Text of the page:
war on drugs

ICC drug war probe gives victims’ kin ‘chance to regain dignity’

Jodesz Gavilan
ICC drug war probe gives victims’ kin ‘chance to regain dignity’

JUSTICE. Human rights groups condemn the killings under President Rodrigo Duterte's admininstration.

File photo by Jire Carreon/Rappler

(1st UPDATE) Human rights groups hail the decision to open a full investigation into drug war killings as a step against impunity in Duterte's Philippines

Human rights groups welcomed the decision of the International Criminal Court (ICC) to open an investigation into the drug war killings under President Rodrigo Duterte, signaling what could be a step towards accountability that is missing in the Philippines.

The ICC’s pre-trial chamber on late Wednesday, September 15, said there is reasonable basis for Prosecutor Karim Khan to start an investigation “in the sense that the crime against humanity of murder appears to have been committed, and that potential case(s) arising from such investigation appear to fall within the Court’s jurisdiction.”

In Defense of Human Rights and Dignity Movement (iDEFEND) said that the decision of ICC pre-trial chamber “removes all doubt as to the gravity of the crimes” committed by the state, especially under the violent war on drugs. 

“Duterte along with his co-accused henchmen of the war on drugs will be facing justice, and the relatives of victims of extrajudicial killings and other atrocious human rights violations would have a real chance of regaining their dignity,” the group said.

“At this point it is in the best interest of the government to fully cooperate with the ICC, to avoid any perception that it is shielding a criminal from international justice,” it added. 

‘Reaffirms’ victims, families

This move by ICC arrives as Duterte’s bloody anti-illegal drugs campaign has killed at least 6,181 suspected drug personalities in police operations alone as of July 31. Human rights groups estimate the deaths to be between 27,000 to 30,000 to include victims of extrajudicial killings.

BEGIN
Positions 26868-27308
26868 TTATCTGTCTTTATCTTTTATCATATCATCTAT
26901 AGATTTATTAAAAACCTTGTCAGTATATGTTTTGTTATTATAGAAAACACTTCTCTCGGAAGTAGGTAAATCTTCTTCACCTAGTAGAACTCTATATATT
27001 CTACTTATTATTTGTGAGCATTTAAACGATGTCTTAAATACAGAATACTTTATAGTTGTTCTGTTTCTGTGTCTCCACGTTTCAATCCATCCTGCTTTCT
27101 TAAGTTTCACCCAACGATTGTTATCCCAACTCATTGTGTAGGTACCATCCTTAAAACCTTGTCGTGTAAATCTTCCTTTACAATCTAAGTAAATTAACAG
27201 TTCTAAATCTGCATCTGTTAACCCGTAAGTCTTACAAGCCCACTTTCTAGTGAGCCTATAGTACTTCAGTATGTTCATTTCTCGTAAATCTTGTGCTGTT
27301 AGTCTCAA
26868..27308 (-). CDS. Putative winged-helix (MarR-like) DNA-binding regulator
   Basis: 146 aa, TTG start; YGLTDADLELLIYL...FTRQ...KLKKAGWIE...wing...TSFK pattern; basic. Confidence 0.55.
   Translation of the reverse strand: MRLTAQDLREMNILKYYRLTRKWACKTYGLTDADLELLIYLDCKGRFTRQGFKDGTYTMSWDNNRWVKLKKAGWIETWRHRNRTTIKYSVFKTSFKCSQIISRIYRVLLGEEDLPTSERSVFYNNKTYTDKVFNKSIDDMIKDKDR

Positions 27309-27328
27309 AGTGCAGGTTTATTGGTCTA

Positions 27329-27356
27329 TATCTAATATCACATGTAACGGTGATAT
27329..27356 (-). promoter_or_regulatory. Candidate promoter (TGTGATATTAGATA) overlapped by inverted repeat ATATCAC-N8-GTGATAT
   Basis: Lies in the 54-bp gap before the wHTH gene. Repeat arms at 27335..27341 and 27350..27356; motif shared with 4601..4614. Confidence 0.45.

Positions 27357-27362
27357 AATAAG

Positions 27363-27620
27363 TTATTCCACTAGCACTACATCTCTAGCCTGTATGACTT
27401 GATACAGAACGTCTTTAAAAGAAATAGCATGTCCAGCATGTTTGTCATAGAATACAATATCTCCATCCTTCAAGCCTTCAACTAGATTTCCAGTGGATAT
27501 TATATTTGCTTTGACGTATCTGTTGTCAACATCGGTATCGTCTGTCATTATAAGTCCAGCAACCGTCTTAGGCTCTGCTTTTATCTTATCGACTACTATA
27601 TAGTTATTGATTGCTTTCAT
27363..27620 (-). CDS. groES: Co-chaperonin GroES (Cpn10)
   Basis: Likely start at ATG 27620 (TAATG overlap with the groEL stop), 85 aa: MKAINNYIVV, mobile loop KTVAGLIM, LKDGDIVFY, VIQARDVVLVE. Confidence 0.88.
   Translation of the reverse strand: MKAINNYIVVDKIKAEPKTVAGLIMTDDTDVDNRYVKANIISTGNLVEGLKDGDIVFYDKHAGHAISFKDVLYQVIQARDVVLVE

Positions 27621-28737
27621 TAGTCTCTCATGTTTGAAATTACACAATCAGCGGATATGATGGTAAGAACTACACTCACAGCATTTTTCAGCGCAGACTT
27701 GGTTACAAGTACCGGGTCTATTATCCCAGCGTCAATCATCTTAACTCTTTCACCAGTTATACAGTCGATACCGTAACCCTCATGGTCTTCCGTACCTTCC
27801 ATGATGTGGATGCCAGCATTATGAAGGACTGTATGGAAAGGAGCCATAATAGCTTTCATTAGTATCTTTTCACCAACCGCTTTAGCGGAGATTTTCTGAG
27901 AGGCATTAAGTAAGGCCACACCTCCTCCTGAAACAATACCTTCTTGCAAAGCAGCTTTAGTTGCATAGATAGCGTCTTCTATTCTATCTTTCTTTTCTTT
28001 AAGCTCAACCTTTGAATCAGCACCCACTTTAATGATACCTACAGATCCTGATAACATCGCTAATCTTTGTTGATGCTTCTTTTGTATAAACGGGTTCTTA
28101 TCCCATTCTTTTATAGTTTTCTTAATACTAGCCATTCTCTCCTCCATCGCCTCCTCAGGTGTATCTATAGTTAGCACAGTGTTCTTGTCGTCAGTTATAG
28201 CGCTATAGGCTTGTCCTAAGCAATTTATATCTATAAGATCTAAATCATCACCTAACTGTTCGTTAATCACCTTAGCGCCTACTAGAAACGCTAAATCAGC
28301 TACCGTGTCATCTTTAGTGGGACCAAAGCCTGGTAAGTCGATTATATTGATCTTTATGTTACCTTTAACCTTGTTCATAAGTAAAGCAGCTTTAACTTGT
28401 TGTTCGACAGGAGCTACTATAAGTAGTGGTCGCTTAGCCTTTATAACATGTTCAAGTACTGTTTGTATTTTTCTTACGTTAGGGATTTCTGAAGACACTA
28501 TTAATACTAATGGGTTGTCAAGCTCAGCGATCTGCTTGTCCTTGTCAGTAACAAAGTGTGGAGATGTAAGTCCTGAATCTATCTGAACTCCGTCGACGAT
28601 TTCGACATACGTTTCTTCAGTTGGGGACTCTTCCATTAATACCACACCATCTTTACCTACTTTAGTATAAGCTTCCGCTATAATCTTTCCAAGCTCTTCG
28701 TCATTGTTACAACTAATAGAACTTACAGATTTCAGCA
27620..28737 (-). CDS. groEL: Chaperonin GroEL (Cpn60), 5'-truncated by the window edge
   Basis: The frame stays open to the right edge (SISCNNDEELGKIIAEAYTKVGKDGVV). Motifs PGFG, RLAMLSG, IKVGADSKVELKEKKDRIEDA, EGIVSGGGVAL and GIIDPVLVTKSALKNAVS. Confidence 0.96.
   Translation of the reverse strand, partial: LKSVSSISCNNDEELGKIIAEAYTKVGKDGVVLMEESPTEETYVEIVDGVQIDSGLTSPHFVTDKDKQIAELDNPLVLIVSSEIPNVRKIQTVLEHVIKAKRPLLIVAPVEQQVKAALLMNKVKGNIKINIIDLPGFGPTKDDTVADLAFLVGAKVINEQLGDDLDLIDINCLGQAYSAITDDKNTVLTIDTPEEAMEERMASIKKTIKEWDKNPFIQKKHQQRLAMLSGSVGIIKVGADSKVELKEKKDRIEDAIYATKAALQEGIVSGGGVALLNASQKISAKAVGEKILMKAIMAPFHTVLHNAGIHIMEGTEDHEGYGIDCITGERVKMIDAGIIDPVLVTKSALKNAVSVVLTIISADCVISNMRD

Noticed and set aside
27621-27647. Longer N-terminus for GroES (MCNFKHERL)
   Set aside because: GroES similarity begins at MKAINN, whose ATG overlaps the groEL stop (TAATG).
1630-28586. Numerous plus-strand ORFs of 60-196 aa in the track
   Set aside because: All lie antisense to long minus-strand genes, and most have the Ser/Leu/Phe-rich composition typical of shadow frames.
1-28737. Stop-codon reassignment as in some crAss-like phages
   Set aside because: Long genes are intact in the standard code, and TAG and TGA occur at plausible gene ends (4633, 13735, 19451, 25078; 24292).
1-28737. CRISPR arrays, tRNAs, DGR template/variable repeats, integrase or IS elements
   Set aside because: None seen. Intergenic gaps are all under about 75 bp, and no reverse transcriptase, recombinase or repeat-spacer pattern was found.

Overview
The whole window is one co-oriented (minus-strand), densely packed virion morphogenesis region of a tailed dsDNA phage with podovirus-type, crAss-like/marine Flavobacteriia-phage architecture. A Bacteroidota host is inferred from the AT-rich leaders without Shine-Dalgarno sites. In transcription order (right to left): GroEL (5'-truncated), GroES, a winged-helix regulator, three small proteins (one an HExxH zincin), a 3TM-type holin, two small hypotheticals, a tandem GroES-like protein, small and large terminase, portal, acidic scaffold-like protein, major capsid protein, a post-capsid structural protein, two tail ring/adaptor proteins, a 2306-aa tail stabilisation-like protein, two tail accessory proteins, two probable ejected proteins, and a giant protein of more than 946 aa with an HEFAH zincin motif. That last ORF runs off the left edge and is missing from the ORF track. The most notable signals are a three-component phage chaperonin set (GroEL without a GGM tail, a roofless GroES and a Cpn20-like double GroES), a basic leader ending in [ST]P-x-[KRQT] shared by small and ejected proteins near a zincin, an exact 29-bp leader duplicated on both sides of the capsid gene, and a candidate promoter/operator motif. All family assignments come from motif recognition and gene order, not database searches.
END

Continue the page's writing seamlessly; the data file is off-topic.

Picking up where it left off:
The ICC’s decision “offers a much needed check on [Duterte] and his deadly war on drugs,” Human Rights Watch senior Philippine researcher Carlos Conde said.

Rights group Karapatan, meanwhile, said the views of the chamber that the killings were widespread and systematic “likewise reaffirms the views of victims and their families.”

“Duterte and his cohorts should be made accountable for these crimes,” Karapatan secretary-general Cristina Palabay said.

Domestic efforts to investigate and hold perpetrators responsible have been slow moving, if not moving at all. Families themselves have a hard time obtaining documents to even help investigations, while many are also afraid of possible repercussions if they seek justice. (READ: In Duterte’s drug war, justice is ‘nearly impossible’)

Amnesty International secretary general and former United Nations special rapporteur Agnes Callamard said the ICC decision to open an investigation offers victims a chance for justice as the Philippines continues to be “beset by a pervasive culture of impunity.”

“The ICC pre-trial chamber’s announcement sends a clear message to the perpetrators and architects of these crimes that they will not escape accountability,” she said in a statement. “No one is above the law.”

Christian Buenafe, chairperson of the Task Force Detainees of the Philippines, said the move is a “crack in the shield of impunity,” providing hope for those left behind.

“Perpetrators, beware. We will hound you until justice is done,” he said.

In a June 2020 report, the United Nations rights office said that the local system in the Philippines is not enough to exalt accountability over the killings. – Rappler.com

Jodesz Gavilan

Jodesz Gavilan is a writer and researcher for Rappler and its investigative arm, Newsbreak. She covers human rights and also hosts the weekly podcast Newsbreak: Beyond the Stories. She joined Rappler in 2014 after obtaining her journalism degree from the University of the Philippines.